Bone grafts and artificial bone have often been used for the regeneration of bone defects caused by trauma, cyst, benign and malignant tumors, and congenital deformities, but these methods have several limitations, such as morbidity and complications4,5. Additionally, the injection of single-cell suspensions contributes to the uneven distribution and weak adhesion of cells, which may ultimately induce cell death26. Moreover, it is impractical to transplant isolated cells for bone regeneration in large-sized defects, which would require a great quantity of cells. The rise of tissue engineering is a better choice for the regeneration of organs or tissues that are lost or damaged. Currently, biological material does not completely meet the requirements of mechanical strength, the biological environment of bone tissue, and supporting the formation of blood vessels to restore the function of bone tissue27,28,29. BMMSCs have been the focus of tissue engineering for repairing bone defects in recent years, and it has been reported that these cells had self-renewal potential and could differentiate into osteoblasts, adipocytes, chondrocytes, neurons, and myogenic cells. BMMSCs are easy to isolate and culture. In addition, these cells have the characteristics of rapid amplification in vitro, adequate source and stable biocompatibility. Moreover, BMMSCs derived from postmenopausal osteoporotic individuals exhibited reduced osteogenic and increased adipogenic potential30.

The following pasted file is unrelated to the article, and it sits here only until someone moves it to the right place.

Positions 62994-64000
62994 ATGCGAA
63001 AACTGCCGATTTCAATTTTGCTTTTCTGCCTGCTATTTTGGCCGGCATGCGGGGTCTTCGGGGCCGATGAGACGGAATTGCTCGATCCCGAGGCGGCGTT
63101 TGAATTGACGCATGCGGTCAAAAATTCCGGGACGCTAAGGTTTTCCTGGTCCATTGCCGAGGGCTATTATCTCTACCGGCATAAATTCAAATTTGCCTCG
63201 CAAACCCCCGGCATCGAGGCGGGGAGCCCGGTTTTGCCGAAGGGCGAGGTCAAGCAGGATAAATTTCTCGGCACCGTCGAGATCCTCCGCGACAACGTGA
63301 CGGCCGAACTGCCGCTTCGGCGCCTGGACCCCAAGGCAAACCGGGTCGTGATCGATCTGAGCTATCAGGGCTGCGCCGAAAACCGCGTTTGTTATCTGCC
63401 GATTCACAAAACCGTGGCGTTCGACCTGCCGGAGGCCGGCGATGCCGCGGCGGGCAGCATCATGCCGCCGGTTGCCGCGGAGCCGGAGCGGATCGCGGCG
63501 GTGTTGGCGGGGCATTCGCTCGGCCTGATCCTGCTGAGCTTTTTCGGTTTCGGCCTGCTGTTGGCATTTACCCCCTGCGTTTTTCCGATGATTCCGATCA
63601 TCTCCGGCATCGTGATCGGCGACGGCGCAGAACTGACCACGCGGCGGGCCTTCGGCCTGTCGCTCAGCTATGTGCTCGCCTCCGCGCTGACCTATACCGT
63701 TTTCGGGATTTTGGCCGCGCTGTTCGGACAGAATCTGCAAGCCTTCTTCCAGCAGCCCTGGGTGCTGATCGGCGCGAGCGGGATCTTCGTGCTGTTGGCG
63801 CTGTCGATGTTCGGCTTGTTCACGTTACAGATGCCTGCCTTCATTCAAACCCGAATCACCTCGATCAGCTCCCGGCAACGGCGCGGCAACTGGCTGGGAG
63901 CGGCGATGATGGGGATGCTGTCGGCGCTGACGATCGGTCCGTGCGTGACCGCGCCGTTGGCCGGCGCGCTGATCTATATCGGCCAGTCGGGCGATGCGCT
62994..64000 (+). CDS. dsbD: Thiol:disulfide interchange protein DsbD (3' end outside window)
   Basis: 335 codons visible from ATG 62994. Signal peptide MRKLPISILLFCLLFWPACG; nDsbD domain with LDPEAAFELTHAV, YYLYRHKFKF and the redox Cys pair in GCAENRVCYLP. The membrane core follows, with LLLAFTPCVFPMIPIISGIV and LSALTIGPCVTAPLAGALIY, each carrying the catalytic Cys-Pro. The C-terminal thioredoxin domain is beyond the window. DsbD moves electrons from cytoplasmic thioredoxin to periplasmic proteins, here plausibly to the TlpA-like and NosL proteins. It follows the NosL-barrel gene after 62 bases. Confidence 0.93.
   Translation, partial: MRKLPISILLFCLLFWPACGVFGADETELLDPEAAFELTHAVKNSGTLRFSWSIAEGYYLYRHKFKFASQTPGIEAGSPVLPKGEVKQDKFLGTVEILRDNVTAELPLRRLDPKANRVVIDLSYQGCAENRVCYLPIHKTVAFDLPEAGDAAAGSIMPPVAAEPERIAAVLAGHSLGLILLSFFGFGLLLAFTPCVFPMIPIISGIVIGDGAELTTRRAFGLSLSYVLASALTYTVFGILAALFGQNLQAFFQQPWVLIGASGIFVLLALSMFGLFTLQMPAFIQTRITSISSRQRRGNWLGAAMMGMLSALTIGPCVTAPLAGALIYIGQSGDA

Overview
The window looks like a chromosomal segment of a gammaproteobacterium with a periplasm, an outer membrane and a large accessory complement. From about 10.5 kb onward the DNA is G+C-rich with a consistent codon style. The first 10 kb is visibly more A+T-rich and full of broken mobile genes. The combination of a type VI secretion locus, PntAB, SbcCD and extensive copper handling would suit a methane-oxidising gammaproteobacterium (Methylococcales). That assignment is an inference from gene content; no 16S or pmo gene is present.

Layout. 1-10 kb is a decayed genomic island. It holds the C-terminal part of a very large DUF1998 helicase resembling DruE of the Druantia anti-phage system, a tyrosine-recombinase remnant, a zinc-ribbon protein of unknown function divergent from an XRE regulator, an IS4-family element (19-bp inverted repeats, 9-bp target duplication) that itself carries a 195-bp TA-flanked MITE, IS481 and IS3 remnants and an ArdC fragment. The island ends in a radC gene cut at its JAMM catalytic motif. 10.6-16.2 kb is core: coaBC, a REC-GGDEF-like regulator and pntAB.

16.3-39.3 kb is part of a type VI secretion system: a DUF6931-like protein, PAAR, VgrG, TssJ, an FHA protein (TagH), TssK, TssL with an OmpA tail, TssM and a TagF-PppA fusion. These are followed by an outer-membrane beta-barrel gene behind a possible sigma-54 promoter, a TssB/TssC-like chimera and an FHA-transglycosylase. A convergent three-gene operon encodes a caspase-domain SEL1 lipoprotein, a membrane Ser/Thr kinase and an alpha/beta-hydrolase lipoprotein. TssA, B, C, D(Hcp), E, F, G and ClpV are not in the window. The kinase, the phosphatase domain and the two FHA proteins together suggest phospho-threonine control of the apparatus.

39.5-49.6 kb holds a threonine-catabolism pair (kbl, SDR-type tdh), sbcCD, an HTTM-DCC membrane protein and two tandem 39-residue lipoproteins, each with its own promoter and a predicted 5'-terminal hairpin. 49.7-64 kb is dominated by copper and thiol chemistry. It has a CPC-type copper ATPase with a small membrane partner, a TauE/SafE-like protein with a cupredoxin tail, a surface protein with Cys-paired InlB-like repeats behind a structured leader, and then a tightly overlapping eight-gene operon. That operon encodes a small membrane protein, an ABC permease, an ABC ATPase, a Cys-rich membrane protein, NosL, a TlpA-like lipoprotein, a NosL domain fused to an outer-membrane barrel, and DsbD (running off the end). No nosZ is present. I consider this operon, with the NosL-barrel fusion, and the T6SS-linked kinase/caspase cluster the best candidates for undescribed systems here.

The alveolar bone defect in the postmenopausal women were difficult to treat with BMMSC because of the lack of estrogen24 and our present research provided a novel treatment it. The main reason for the failure of bone healing is that the problems of vascularization are not well solved among many factors. EPCs were initially found in human peripheral blood in 1997 by Asahara et al.31, who confirmed that these cells had the ability of self-renewal and differentiating into mature endothelial progenitor cell populations. There is considerable evidence to support the existence and origin of EPCs and the role of the EPCs in the formation of new blood vessels. In fact, EPCs can proliferate, migrate and differentiate into mature endothelial cells and are involved in the processes of angiogenesis, including mobilization, migration, adhesion, and differentiation. The mobilization of EPCs from bone marrow into peripheral circulation is a crucial step in angiogenesis. EPCs and cytokines are mobilized to the defective region, differentiate into mature endothelial cells, and participate in the formation of new blood vessels under ischemia32,33. Moreover, Seebach et al.34 demonstrated that the coculture of EPCs and MSCs had a synergistic effect on new vessel formation and seems to be a potential osteogenic composite in vivo application. They found that human early EPCs directly and indirectly accelerated the early vascularization of MSC-stimulated bone regeneration of a composite after xenotransplantation into a critical-sized femoral defect in athymic nude rats. Sebastian et al.35 confirmed that EPCs or smooth muscle cell-mesenchymal stem cells (SMC-MSCs) implanted alone or in combination into PBCB-scaffolds (decalcified processed bovine cancellous bone) provoke an angiogenic response that leads to increased vascular density. Additionally, these cell types improved bone formation, indicating a positive correlation between neovascularization and bone formation. In this study, we explored whether EPCs could improve the osteogenic ability of BMMSCs in OVX rats to repair alveolar defects in the maxilla.